Here is another post from my buddy Ted Slack, who has been attending quite a few tastings with me in New York City this year….
After attending the Vins de Provence wine tasting in February (my first media event) with Jeff, the Drunken Cyclist, we have since travelled up the I-95 corridor for several other tastings of perhaps lesser known regions like Corsica, the Jura region of France, and the Roero in the Piedmont region of Italy. While I was tacitly familiar with Corsica and the Jura, I had never heard of Roero before much less tasted any of the region’s wines. I was excited for the tasting, though, since my wife and I are big fans of the Piedmont’s more famous appellations of Barolo, Barbaresco, and Barbera.
Before the tasting, I saw Italy primarily as a source of great red wines, and did not think much of the country’s white wines, but Roero caused me to re-evaluate that position. The Roero wines are typically made using Arneis (ahr NASE) grapes for whites, and are quite light/refreshing, while Nebbiolo is used for reds that are typically grown on very steep hillside slopes. Arneis has an interesting history in Roero, originally used to distract birds in the vineyards away from eating other grapes that were the primary focus of wine production.
Today, Arneis dominates the region, with production around 500,000 cases a year. Nebbiolo is still an important part of the Roero story, but the production of Rosso is a small fraction of the Bianco (about 40,000 cases a year).
The tasting included 11 wines including sparkling, whites, reds, and some older vintages to demonstrate the ability of these wines to hold up well over time. This was the before lunch tasting line up, with comments below from a sampling of the list.
Here are a few of the wines that stood out during the seminar:
2015 Marco Porello Roero Arneis ‘Camestri’: Retail $15. I was impressed with this first Arneis grape white wine and was a little surprised that it had a very slight taste of salt on the palate due to the minerals from the sandy clay like texture of the soil where it is grown, so was off to a very good start. The bouquet was pleasant along with the very refreshing taste so could imagine enjoying this on a hot summer day before dinner! Very Good. 89-91 Points.
2015 Monchiero Carbone Roero Arneis ‘Cecu’: Retail $24. This wine had an extremely smooth start along with a delightful and refreshing finish. I think this wine would stand up a little better with food than the first wine, maybe a summer dish prepared with either fish, chicken or even pork. The bouquet was very pleasant, and would not overwhelm any food pairing that you select. Very Good. 90-92 Points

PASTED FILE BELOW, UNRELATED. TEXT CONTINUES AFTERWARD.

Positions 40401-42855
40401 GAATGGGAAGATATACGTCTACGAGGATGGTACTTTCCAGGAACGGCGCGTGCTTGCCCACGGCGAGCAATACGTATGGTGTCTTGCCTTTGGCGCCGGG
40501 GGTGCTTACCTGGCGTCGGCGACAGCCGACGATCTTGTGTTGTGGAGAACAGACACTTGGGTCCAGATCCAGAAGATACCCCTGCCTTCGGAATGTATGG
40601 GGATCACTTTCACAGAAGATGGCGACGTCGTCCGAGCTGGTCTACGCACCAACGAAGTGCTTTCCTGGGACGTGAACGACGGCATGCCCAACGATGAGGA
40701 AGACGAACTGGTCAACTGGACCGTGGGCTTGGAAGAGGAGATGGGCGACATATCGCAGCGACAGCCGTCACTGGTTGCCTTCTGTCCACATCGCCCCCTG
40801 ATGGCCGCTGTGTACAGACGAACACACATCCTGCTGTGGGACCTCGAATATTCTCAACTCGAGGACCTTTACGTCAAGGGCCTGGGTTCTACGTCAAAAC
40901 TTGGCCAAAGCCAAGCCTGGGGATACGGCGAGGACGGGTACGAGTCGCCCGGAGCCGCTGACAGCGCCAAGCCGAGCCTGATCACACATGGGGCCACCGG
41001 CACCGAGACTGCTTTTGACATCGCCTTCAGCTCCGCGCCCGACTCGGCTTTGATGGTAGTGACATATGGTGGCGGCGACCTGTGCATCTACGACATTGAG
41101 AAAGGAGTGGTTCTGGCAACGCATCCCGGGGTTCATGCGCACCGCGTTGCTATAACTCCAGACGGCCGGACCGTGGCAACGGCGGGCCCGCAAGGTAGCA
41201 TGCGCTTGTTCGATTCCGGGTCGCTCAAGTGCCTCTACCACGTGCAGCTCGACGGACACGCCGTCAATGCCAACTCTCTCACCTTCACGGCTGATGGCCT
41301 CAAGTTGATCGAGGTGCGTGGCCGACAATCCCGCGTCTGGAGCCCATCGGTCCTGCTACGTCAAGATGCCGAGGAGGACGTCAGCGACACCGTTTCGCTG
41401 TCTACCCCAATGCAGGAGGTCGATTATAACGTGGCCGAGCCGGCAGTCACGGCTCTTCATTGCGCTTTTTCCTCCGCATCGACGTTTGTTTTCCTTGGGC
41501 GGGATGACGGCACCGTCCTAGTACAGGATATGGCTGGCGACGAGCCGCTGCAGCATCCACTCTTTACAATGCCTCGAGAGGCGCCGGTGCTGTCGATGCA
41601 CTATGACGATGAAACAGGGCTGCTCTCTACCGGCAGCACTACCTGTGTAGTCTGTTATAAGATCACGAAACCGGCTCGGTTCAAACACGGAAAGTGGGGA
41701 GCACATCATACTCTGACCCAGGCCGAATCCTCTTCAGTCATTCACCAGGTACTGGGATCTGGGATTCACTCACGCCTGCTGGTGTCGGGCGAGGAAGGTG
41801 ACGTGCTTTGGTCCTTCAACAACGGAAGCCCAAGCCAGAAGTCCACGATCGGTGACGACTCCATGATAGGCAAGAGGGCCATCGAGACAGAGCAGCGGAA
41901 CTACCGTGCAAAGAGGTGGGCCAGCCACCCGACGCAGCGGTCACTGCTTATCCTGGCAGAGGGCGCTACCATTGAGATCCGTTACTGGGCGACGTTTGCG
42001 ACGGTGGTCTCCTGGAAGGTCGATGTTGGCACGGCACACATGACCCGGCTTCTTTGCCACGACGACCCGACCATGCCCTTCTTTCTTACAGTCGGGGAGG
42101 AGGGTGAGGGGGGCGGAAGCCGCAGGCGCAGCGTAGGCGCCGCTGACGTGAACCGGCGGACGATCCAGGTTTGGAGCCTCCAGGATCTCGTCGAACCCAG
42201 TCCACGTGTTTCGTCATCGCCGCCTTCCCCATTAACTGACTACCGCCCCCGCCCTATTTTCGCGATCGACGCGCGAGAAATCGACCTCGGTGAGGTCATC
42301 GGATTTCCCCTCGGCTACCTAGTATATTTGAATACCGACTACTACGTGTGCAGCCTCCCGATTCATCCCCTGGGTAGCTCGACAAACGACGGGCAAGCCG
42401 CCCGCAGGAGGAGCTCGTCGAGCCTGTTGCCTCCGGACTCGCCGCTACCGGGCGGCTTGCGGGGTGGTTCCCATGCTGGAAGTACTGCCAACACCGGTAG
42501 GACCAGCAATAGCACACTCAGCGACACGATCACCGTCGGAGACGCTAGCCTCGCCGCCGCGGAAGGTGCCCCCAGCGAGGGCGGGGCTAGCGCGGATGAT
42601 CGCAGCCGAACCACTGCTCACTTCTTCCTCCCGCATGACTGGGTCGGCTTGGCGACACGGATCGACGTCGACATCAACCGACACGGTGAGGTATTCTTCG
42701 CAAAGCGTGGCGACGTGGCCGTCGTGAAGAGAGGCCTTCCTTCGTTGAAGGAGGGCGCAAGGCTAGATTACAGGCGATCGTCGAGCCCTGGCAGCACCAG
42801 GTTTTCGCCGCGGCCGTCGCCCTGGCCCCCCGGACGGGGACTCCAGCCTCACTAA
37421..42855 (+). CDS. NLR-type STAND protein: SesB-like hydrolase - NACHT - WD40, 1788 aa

2011 Cornarea Roero Arneis ‘Enritard’: Retail $29. This wine had the most elegant initial taste on the palate and did not even have a hint of some of the sour taste I experienced with the first two wines. The finish was outstanding, and even though it was not a single vineyard produced wine (as many the others we tasted had been), it was from a region that also showcased many ‘best of award’ wines from the terroir of this region. This bouquet was very impressive and fresh with this wine and had much more complexity than many of the other white wines we tasted that day. Outstanding. 91-93 Points.
2012 Careglio Roero: Retail $18. Nebbiolo. Many of us at our table were pleasantly surprised with this 3,000 bottle limited production red wine. This bouquet was complex and it had a full-bodied taste that was very dry on the palate. This wine would stand up very well with a beef or a heavier pork entrée, and will undoubtedly age well for up to 10 years or so. Very good. 90-92 Points.
2011 Pace Roero Riserva: Retail $12. Nebbiolo. This wine was a little surprising since it had a few more years of age than the previous red, but was a bit more fruit on the palate despite the additional years in the bottle. This bouquet was firm but also a bit fruitier so it is a wine you could drink with or without food, and is unlike other red wines I had tasted in the past from the Piedmont region. Outstanding. 91-93 Points.
This was a very interesting event to not only learn about new wines that I had never tasted before, but to also gain a new appreciation for excellent wines from lesser known regions of the world. As mentioned before, Jeff and I had also attended similar events to taste wines from Corsica, and the Jura region of France that were excellent so I think they are worthy of finding room in the cellar for wines from these 3 regions.
Afterwards, during the walk-around tasting, we were able to taste from many more Roero wineries and I never noticed before so many wine makers with signs at their booth that they were “Seeking Representation,” which hopefully means they will be successful at finding an importer to bring additional variety and value to the US wine marketplace.
I was a little out of my element at this event, since I have very limited knowledge of and experience drinking white wines from Italy but I certainly came away impressed. Even though the region isn’t as familiar to Americans, they all have a great deal of potential and offer excellent value to wine drinkers here as well as other parts of the world.